Special Report

The Most Iconic Product in Each State

31. New Mexico
> Most iconic product:
Chile peppers

The chile pepper has historical, cultural, and economic significance to New Mexico. Added to everything from fried breakfast food to traditional Mexican and American meals, red and green chile sauce is the signature of New Mexican cuisine. Not only is the chile pepper one of the official state vegetables, but also the village of Hatch in Southern New Mexico has dubbed itself the Chile Capital of the World. More than 30,000 people from across the country visit Hatch every Labor Day weekend for the annual Chile Festival.

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32. New York
> Most iconic product:
Apples

Home to more than 10 million apple trees, no state in the country grows a wider variety of apples than New York. In fact, many popular varieties of the fruit were developed in the state. Through cross breeding, the Cortland and Macoun variety were each developed in Geneva, New York in the late 19th and early 20th centuries, and the Empire variety was developed at Cornell University in the 1940s. The apple is the official fruit of the state.

33. North Carolina
> Most iconic product:
Textiles

North Carolina is one of the nation’s top manufacturing states, especially compared to other Southern states. The textile industry, in particular, has held a significant role in the state’s economy. Although U.S. textile manufacturing activity has waned since the 1970s, the industry has undergone a resurgence. In 2013, nine textile companies announced plans to expand their operations in North Carolina.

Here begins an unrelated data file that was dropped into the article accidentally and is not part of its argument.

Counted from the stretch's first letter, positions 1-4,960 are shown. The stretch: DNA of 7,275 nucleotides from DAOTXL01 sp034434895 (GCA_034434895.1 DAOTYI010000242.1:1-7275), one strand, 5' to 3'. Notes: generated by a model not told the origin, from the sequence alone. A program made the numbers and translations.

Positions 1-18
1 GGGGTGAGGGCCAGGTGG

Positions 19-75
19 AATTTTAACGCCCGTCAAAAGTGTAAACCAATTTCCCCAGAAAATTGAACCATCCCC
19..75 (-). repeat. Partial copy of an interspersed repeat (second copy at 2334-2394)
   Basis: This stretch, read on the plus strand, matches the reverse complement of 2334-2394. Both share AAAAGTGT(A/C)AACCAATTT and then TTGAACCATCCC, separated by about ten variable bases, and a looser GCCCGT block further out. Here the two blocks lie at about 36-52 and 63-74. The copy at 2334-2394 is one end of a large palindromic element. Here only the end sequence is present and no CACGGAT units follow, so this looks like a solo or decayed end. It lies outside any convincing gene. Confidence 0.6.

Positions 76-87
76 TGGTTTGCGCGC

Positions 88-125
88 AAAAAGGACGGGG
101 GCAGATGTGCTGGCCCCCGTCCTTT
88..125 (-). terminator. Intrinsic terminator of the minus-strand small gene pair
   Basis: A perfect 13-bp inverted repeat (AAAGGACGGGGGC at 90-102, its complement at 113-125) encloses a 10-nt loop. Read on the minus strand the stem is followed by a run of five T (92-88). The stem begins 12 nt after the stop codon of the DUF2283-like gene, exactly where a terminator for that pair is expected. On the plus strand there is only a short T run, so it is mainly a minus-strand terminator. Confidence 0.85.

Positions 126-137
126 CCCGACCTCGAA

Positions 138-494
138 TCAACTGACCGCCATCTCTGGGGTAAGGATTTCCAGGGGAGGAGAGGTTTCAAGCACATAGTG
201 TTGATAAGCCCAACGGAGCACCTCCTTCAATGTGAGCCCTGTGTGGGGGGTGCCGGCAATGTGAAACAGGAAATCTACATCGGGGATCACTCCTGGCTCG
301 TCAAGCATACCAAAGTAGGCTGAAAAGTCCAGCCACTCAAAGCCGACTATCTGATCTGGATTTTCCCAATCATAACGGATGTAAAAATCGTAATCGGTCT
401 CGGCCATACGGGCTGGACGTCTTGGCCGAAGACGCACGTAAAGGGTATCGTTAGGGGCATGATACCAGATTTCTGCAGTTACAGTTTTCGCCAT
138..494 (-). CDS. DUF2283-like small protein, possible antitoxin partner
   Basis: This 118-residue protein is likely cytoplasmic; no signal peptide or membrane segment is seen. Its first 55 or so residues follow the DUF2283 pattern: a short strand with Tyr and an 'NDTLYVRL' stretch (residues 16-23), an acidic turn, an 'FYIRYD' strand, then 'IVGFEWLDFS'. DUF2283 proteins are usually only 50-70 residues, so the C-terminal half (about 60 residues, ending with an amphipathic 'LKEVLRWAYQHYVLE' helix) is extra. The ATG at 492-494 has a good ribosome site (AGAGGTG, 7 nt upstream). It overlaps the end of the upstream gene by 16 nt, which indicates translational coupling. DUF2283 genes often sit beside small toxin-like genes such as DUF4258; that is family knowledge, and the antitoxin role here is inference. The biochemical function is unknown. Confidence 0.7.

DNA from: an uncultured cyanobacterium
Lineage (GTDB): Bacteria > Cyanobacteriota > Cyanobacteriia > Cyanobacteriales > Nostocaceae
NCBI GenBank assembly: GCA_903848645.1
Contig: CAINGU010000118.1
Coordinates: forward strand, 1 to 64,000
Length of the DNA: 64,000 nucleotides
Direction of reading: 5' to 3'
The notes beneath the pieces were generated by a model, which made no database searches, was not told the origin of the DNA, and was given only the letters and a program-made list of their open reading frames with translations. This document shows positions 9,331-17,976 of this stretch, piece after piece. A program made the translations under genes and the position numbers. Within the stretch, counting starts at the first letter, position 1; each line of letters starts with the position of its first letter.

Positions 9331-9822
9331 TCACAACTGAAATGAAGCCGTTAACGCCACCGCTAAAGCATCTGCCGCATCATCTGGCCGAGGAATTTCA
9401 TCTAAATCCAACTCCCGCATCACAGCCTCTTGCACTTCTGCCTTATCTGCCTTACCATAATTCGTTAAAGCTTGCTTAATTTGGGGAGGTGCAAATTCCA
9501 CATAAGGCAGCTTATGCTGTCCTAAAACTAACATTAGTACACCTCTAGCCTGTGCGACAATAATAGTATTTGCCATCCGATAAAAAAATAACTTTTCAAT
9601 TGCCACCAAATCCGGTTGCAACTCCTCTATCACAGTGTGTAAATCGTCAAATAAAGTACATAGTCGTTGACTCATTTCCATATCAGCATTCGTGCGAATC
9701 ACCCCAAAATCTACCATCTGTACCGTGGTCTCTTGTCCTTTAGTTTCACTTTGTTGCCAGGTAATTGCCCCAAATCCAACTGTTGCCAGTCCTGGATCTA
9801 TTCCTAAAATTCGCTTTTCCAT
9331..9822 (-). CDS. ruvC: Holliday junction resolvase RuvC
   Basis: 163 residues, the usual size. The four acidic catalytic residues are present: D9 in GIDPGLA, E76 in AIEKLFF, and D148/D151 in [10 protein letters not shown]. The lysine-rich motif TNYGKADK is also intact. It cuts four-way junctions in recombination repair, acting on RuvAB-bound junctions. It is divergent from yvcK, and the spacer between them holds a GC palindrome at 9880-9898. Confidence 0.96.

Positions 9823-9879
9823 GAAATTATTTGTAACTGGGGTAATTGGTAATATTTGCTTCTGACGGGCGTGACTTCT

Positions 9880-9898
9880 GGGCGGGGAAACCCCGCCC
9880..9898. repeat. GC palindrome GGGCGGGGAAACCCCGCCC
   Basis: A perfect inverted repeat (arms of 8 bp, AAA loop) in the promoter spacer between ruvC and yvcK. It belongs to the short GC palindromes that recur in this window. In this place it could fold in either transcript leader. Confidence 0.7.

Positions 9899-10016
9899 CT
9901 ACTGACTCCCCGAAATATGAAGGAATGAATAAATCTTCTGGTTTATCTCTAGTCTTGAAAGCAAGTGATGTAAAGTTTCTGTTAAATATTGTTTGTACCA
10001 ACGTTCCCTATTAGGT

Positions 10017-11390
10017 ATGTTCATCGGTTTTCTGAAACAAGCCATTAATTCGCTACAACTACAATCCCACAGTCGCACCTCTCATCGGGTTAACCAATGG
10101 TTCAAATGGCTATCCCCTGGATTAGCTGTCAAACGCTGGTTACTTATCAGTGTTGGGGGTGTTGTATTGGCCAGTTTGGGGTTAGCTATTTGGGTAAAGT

34. North Dakota
> Most iconic product:
Sunflowers

North Dakota is currently known for its burgeoning shale oil industry, but the state is also one of the nation’s largest agricultural producers. The state produces large shares of the nation’s wheat, canola, barley, and bean crop. It also accounts for the largest sunflower crop in the United States. More than 40% of the country’s sunflowers are grown in the state each year.

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35. Ohio
> Most iconic product:
Rubber

Ohio, like its neighbors Michigan, Indiana, and Pennsylvania, was once part of the nation’s manufacturing core. One of Ohio’s specialties was rubber. The city of Akron — at the time known as the rubber capital of the world — was the center of the state’s rubber industry. The city was home to large-scale factories of tire manufacturers B.F. Goodrich, Goodyear, and Firestone.